Summer heat returned with a vengeance. We did get some relief Sunday night (July 16) after scattered storms moved through the area. Unfortunately, the rainfall varied from a few drops to 2.8 inches, depending on the location. There are many areas still in need of a good, soaking rain. Recently, there has been several reports of dicamba herbicide damage on soybean fields in the county. The symptoms of the damage are obvious by the cupped leaves and stacked nodes of the plant. The extent of damage won't be known for quite some time. Local grain bids are corn, $3.55; soybeans, $9.99; wheat, $4.80. Have a cool, safe week.
Daytime temperatures heated to more than 100 degrees last week, adding stress to crops growing under dry conditions. We haven't received rain for more than a week. Corn planted in late-April and early-May is starting to pollinate. Several cornfields have plants with lower leaves beginning to fire. The warm, dry weather was a good opportunity to make hay for several farmers. Even some second-crop beans or milo was planted into wheat stubble this week. Several fields of double-cropped soybeans received a post-herbicide treatment, since this crop has been growing for more than three weeks. We continue to pray for rain. Local grain bids are corn, $3.35; soybeans, $9.48; wheat, $4.87. Stay cool, and have a safe week.
Last week, we had scattered rain showers pass through the county. After two showers, I accumulated approximately 1 inch of rain. Combined with 90-degree temperatures, crops have an ideal growing condition. After the changing weather fronts moved through the region, winds were calmer than the previous week. Post-herbicide applications on the soybean crop were quickly done. Other fieldwork being done is mowing of field edges and waterways. Crop scouting for weeds, insects and crop health is taking priority. Early-planted soybeans are about knee-high and starting to bloom. I've noticed the presence of Japanese beetles for over a week, but populations currently seem to be low. Local grain bids are corn, $3.54; soybeans, $9.59; wheat, $5.15. Have a safe week.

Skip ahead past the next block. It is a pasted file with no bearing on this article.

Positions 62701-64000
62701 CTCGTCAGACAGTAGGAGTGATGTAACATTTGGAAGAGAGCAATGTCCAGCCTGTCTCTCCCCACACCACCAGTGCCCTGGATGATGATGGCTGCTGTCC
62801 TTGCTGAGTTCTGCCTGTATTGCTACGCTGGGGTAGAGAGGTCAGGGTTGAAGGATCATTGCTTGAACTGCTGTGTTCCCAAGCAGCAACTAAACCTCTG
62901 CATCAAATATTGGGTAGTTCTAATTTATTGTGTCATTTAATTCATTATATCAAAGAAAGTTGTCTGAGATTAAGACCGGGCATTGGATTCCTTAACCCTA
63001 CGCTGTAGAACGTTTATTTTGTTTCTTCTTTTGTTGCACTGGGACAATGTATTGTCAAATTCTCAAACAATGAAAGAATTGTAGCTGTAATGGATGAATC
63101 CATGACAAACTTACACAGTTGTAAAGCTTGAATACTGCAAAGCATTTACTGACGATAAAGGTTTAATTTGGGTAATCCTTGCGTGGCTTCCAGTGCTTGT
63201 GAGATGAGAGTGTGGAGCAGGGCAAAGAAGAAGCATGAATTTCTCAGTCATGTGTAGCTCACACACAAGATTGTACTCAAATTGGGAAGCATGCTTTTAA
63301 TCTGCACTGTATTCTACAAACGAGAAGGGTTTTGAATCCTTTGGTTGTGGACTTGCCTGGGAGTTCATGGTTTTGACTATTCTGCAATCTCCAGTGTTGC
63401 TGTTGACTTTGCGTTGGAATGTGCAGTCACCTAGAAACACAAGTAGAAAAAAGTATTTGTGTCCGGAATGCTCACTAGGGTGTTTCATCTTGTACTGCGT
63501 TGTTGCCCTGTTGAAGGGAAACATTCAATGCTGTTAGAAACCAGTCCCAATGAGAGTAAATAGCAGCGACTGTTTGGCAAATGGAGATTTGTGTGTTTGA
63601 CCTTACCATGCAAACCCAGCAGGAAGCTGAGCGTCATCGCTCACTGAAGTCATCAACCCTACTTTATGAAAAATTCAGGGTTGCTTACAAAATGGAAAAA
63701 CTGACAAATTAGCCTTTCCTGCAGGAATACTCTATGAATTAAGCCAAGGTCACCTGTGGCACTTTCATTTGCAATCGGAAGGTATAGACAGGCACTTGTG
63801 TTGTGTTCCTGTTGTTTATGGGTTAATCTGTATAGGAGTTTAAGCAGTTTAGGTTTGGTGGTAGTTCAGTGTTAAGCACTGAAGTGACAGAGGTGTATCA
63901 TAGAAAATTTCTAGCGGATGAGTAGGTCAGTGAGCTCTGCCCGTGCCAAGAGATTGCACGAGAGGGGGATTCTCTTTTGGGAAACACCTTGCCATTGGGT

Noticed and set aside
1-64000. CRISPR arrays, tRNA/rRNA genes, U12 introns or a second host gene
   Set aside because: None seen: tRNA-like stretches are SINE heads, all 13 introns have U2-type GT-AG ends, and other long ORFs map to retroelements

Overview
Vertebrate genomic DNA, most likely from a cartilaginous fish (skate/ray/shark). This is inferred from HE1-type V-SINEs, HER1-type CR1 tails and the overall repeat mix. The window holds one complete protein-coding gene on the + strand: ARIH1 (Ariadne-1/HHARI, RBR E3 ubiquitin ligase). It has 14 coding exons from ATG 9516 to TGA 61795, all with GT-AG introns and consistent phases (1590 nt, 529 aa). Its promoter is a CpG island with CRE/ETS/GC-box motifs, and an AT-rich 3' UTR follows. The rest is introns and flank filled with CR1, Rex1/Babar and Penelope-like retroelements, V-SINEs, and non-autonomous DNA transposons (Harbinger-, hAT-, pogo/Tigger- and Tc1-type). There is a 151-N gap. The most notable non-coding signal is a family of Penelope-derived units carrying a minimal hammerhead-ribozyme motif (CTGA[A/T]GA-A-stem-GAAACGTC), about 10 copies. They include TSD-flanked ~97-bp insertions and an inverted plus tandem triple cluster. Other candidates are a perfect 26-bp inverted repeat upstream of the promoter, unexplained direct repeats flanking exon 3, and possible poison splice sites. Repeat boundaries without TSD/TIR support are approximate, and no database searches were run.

Last week was warmer than the previous one. Daytime temperatures were in the low to mid-90s. Warm winds and the lack of rain didn't help the comfort levels either. Several cornfields have fully tasseled, while additional fields will be tasseling around the Fourth of July. Corn plants were showing signs of heat stress as the temperatures climbed and the demand for moisture by these plants increases daily. A good, soaking rain would help this crop along. The soybean crop continues to develop nicely as the plants' canopy is starting to cover between the rows. Farmers and custom spray applicators were frustrated this week since high winds during the day limited herbicide application to only a few short hours in the morning. Double-cropped soybeans had adequate moisture for emergence. Like the other crops, a good rain would help keep this crop moving forward. For the dinner plate, sweet corn grown in the area has made its way to the roadside stands and market just in time for Independence Day meals. Local grain bids are: corn, $3.34; soybeans, $8.96; and wheat, $4.74. Have an enjoyable Fourth of July.